School Phonics Teaching
Teaching across the school follows the Letters and Sounds framework. The Jolly Phonics scheme is a fun and multisensory synthetic phonics method which is used in Early Years to complement Letters and Sounds teaching.
Early Years Foundation Stage
Children in Nursery begin Phase 1 phonics during the Autumn term. Phase 1 supports the development of rhythm, rhyme differentiating sounds in the environment, alliteration, oral blending skills and oral segmenting skills.
Phase 2 is introduced later in the year at the point at which it is assessed to be appropriate for the current group of children. Phase 2 develops the children’s grapheme-phoneme correspondence, starting with initial sounds and supporting with segmenting and blending skills.
In Reception, a daily phonics session take place in group or class groups and covers phases 2-4 during the year. Phases 2 – 4 consolidate the graphemes taught in Phase 2 and introduce new digraphs and trigraphs.
Phase 2-4 also introduces high frequency words and tricky words that can not be broken down phonetically.
Home/School books support children with learning the sets of ‘tricky’ words. It is important parents and carers focus on comprehension when reading with their child at home as we do in school. Reading books reflect the phase that the children will be on.
Targeted provision provides additional learning opportunities for children who are working below their age-appropriate phonics phase
Key Stage One
In Years 1 and 2, every day starts with group or class phonics sessions.
Year 1 revise the phases of the previous years and start phase 5 after the first half term break. Phase 5 introduces the rest of the alternative spellings of the phonemes and common exception words.
In the summer term, all Year 1 children are assessed using the National Screening Check. The check includes a mixture of real words and ‘alien’ or nonsense words. The children must use their phonic skills to decode the alien words as they cannot be read from memory. A pre-screening takes place at the beginning of Year 1 to identify children who would benefit with daily targeted provision. Those children who do not reach the expected standard at the end of Year 1 are retested at the end of Year 2.
Year 2 revise phases of the previous years and then focus on phase 6. This phase focuses on spelling, punctuation and grammar, which are also targeted in literacy lessons. From May 2016, children in Year 2 have been required to take a National test that covers these areas.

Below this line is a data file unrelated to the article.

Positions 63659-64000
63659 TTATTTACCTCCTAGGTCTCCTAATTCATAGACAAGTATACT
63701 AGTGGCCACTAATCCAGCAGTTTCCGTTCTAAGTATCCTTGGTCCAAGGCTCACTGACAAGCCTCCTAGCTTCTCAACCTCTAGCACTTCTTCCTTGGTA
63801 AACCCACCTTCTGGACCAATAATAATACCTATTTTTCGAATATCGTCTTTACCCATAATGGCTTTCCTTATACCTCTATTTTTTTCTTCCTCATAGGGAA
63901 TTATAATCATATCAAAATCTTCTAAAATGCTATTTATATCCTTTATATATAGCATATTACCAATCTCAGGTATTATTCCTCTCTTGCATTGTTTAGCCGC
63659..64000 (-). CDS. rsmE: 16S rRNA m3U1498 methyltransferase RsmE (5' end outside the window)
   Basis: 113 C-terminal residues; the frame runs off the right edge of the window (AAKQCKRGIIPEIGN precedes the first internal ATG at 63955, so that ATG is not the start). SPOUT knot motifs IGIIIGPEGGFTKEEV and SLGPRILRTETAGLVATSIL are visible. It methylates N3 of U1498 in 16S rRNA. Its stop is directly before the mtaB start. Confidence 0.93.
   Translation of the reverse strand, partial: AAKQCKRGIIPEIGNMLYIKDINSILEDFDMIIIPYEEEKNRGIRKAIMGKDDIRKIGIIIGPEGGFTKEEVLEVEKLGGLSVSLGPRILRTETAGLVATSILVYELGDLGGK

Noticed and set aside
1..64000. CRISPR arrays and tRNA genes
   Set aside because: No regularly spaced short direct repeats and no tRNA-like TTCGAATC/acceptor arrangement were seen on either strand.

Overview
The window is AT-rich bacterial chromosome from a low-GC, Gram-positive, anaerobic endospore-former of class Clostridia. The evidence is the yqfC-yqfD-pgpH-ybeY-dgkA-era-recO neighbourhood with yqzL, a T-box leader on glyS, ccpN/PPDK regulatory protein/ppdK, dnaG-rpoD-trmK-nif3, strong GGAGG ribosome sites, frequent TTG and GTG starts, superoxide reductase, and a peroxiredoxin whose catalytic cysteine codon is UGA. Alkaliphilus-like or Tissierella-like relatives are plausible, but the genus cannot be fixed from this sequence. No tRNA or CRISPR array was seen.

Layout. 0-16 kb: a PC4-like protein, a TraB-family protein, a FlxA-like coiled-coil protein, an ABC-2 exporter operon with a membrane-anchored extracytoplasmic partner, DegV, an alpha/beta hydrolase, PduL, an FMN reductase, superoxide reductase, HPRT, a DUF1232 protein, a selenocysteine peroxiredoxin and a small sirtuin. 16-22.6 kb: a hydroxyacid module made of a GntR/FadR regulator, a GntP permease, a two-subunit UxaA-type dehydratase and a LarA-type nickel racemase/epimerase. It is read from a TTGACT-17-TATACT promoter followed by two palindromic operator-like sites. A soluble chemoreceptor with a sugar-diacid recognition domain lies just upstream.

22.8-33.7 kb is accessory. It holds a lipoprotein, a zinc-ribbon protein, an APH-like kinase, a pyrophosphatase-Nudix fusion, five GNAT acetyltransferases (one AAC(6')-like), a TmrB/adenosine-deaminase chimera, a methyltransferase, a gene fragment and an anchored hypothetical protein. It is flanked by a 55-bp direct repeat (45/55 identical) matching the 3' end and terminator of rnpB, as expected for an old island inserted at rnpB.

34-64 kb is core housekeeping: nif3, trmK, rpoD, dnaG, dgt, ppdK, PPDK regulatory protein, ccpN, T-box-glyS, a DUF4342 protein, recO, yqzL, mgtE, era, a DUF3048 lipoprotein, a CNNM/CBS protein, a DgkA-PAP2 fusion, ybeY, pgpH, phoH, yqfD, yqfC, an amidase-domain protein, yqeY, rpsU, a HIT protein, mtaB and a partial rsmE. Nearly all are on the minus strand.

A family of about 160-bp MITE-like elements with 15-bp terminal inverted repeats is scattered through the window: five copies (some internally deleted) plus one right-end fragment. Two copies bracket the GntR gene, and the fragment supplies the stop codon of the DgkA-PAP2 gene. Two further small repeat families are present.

To promote Phonics at home parents have access to workshops led by educators to observe how to teach new phonemes and the daily Phonics structure which takes place at school.
Targeted provision provides additional learning opportunities for children who are working below their age-appropriate phonics phase. These include Fisher Family Trust and 5 minute Phonics.
We use a range of reading scheme texts for individual and guided reading, which are colour coded using Book Bands and Reading Recovery levels. In addition to this, the children have access to a wide range of fiction and non-fiction texts from the class and school library. Children also have access to Oxford Reading Owl, an online library with the same colour coded band system.
Class teachers assess the children’s reading skills regularly so that we can ensure they are making good progress in both decoding words and understanding the text.
There is strong evidence linking reading for pleasure and educational outcomes, increased empathy, improved relationships with others and improved wellbeing. We provide many opportunities for children to foster a love of reading.
Storytelling skills support the development of vocabulary, confidence and imagination which support children to develop their own ideas for story writing.
As part of the home/school agreement, children are expected to read daily at home with parental support. Parents are given guidance and opportunities to attend workshops explaining how to support the development of reading skills at home.